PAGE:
Huffington Post Latest News Outlet to Roll With Misleading Arizona Capitol Times Poll
If you get the majority of your news about the crowded District 3 Congressional primary from the mainstream media, you probably think candidate Ben Quayle's ties to the Scottsdale-based sleaze site "The Dirty," has sent his poll numbers into the tank.
That's because several news outlets covering the race are citing a poll released last week by the Arizona Capitol Times, in which Quayle's poll numbers have dropped from 24 to 13 percent in about a month.
Simultaneously, businessman Steve Moak's numbers have shot from 5 percent to 17 percent, making him -- in the words of Cap Times reporter Jeremy Duda -- "the frontrunner" in the race.
As we've pointed out in prior posts, the poll is a sham, and conclusions drawn from it have not only been presumptive, but inaccurate.
All You Can Eat Value Pack - Mercury v Sun
TicketsFri., Sep. 1, 7:00pm
Phoenix Rising Football Club vs. Seattle Sounders 2
TicketsSat., Sep. 2, 7:30pm
All You Can Eat Value Pack - Mercury v Dream
TicketsSun., Sep. 3, 1:00pm
Phoenix Mercury vs. Atlanta Dream
TicketsSun., Sep. 3, 1:00pm
Phoenix Rising Football Club
TicketsWed., Sep. 6, 7:30pm
The Huffington Post is the latest news outlet to take the bait and credit "The Dirty" with Quayle's demise in the polls.
In an article posted this morning, with the headline "Ben Quayle's Primary Lead VANISHES After Series of Embarrassing Mishaps," the Huff Post cites Duda's poll and says the reason for Quayle's decline is his connection with "The Dirty."
We won't argue that Quayle's campaign has had a few (ahem) mishaps over the past couple weeks but that's not why his numbers suck in the poll used as the basis for this article.
The poll, according to Duda, was conducted before news of Quayle's ties to "The Dirty" were even made public.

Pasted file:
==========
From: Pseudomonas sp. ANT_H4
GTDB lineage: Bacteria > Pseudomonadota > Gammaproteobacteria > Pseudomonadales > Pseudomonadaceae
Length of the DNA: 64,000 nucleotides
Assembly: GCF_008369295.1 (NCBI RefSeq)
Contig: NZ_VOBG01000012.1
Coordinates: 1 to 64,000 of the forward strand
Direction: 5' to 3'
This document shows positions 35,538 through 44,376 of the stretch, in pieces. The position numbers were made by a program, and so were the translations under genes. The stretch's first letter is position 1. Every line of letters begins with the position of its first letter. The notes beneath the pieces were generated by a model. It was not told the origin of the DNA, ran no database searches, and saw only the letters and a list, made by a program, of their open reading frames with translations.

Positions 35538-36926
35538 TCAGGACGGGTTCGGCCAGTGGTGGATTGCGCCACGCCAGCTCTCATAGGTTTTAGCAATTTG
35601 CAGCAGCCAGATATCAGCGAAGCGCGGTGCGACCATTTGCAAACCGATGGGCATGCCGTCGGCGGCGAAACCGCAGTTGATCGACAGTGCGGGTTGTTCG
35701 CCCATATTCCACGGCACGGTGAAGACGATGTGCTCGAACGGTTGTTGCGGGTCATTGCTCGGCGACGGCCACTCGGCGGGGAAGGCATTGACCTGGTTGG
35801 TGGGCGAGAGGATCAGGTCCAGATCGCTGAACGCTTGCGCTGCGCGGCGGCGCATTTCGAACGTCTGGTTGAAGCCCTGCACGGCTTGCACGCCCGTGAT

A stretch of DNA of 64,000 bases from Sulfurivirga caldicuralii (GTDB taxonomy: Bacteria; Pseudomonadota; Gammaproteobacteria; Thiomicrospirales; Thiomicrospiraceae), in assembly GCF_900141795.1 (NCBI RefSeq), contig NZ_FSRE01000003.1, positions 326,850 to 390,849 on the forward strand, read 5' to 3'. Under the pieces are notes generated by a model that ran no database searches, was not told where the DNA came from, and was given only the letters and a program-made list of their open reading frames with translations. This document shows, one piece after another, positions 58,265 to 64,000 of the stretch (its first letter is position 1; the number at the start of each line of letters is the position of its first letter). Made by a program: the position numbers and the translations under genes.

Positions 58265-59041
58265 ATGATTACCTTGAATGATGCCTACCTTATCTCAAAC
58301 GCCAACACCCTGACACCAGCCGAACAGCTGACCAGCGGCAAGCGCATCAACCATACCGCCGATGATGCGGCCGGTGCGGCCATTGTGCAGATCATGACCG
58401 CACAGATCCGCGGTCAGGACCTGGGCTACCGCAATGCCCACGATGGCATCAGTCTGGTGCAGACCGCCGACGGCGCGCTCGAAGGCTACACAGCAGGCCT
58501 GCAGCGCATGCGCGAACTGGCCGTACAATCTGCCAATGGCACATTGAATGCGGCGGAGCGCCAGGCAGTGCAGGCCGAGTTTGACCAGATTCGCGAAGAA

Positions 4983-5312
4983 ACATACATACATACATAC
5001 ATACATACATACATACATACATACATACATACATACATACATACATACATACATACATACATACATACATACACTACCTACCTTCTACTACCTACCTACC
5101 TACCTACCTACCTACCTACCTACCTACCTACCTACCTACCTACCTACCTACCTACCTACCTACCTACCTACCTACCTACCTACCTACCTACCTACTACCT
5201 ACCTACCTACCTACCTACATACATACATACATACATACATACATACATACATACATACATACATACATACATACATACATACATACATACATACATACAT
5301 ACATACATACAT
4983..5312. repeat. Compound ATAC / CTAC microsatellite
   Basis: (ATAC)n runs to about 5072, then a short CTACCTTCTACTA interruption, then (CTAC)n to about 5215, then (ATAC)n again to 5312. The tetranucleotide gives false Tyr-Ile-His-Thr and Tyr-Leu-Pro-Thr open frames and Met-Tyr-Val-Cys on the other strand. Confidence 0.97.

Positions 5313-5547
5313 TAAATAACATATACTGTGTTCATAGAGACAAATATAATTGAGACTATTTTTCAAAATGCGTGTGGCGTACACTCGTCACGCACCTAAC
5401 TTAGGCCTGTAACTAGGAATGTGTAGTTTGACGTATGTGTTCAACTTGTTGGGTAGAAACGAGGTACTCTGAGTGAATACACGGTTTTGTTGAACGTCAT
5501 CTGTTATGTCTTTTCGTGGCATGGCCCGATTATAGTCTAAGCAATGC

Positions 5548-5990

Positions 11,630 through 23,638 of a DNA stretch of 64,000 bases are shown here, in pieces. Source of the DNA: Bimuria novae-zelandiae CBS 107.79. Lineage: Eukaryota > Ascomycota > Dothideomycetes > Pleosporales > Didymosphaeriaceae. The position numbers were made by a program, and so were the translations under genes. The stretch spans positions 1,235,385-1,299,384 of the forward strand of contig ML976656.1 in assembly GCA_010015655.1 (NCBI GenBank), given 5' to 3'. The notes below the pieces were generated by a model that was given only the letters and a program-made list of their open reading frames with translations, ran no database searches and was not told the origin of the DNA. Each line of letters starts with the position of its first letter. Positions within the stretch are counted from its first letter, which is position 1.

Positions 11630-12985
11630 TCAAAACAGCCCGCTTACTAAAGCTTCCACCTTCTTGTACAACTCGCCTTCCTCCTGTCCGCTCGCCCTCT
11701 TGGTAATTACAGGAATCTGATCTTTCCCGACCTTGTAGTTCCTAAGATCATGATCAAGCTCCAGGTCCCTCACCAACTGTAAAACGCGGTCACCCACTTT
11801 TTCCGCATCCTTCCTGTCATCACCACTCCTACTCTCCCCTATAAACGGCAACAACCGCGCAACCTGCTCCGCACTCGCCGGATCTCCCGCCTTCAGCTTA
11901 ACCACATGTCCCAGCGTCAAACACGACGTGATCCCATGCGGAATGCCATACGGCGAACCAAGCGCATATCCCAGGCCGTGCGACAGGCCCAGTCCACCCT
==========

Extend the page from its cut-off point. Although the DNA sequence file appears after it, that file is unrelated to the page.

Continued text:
However, even Duda -- the same guy who told us Monday the poll was conducted prior to the "Dirty" news -- is quoted in the Huff Post as saying: "Quayle's connections to the website have put Moak in the lead position in District 3, and according to some polling, former state Sen. Jim Waring isn't far behind. Waring is famous for his campaign door-knocking and has met thousands of voters on the campaign trail, but he's only raised about a quarter-million dollars, and that may not be enough to match Moak and Quayle's spending."
We're not saying Quayle's "Brock Landers" cameo on "The Dirty" did much to help his street cred among primary voters -- we can only imagine it hurt him -- but there's no polling data to suggest it's the reason for his decline.
Not to mention, the poll Duda -- and the other news outlets that have covered the story -- are citing is an internal poll from the campaign of one of the candidates in the race. Duda wouldn't tell us which one, though.
Internal polls conducted by a campaign are about as scientific as Valley Fever's daily Morning Poll. To put that into perspective, last week we wanted to know if readers thought former County Attorney Andrew Thomas looks like super-bully Scutt Farkus from A Christmas Story. Ninety-nine percent of the several hundred who voted said yes. Let's just say it's not exactly "scientific."
Internal polls can serve a purpose, though: they get media-folk squawkin' -- as has been the case with the less-than-legit poll given to the Arizona Capitol Times by the campaign of someone in the race.
When polls are released, and numbers change, the immediate question: "why did it happen?" -- a question journalists analyze and analyze, and then over-analyze.
From a campaign's perspective, a week after another candidate is tied to a sleazy Web site seems like an opportune time to drop the results of an internal poll on the media -- just when the buzz over Quayle and "The Dirty" began to die down, the whole story is being re-hashed a week later by talking heads trying to make sense of poll numbers that, we've come to find out, don't even apply to the discussion.
Take the Huffington Post article, for example. In trying to make sense of Duda's poll numbers, the author recaps all of the demons that have plagued the campaign.
Moak's opening was provided by a series of antagonistic news reports concerning Ben Quayle's involvement in a bawdy gossip website, his allegedly misleading use of two young girls -- his nieces -- in a campaign mailer that touted his "family man" credentials, and the 33-year-old's less-than-stellar voting record.
Not bad politicking, to say the least.
We can't say whether Quayle's "Dirty" past has done anything to hurt his poll numbers -- unless District 3 Republicans are into sleazin' up the Scottsdale bar scene, we can only imagine that it has. But until we see some polling data from someone other than one of his opponents, we're not takin' the bait.